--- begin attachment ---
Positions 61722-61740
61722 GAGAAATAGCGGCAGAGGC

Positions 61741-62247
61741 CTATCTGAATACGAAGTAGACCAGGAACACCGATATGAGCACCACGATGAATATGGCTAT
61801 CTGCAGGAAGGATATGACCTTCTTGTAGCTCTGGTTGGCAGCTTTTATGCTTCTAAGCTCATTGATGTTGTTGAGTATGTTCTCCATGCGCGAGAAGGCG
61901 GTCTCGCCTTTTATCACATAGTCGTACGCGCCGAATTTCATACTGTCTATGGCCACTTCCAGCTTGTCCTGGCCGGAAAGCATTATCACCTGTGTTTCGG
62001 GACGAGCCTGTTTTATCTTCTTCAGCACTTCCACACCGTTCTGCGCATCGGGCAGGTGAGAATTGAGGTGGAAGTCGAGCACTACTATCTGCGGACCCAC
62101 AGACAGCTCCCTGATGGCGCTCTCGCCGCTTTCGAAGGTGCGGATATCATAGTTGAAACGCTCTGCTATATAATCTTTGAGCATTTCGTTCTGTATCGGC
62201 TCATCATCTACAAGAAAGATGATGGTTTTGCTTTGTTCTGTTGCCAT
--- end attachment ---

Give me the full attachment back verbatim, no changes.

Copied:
Positions 61722-61740
61722 GAGAAATAGCGGCAGAGGC

Positions 61741-62247
61741 CTATCTGAATACGAAGTAGACCAGGAACACCGATATGAGCACCACGATGAATATGGCTAT
61801 CTGCAGGAAGGATATGACCTTCTTGTAGCTCTGGTTGGCAGCTTTTATGCTTCTAAGCTCATTGATGTTGTTGAGTATGTTCTCCATGCGCGAGAAGGCG
61901 GTCTCGCCTTTTATCACATAGTCGTACGCGCCGAATTTCATACTGTCTATGGCCACTTCCAGCTTGTCCTGGCCGGAAAGCATTATCACCTGTGTTTCGG
62001 GACGAGCCTGTTTTATCTTCTTCAGCACTTCCACACCGTTCTGCGCATCGGGCAGGTGAGAATTGAGGTGGAAGTCGAGCACTACTATCTGCGGACCCAC
62101 AGACAGCTCCCTGATGGCGCTCTCGCCGCTTTCGAAGGTGCGGATATCATAGTTGAAACGCTCTGCTATATAATCTTTGAGCATTTCGTTCTGTATCGGC
62201 TCATCATCTACAAGAAAGATGATGGTTTTGCTTTGTTCTGTTGCCAT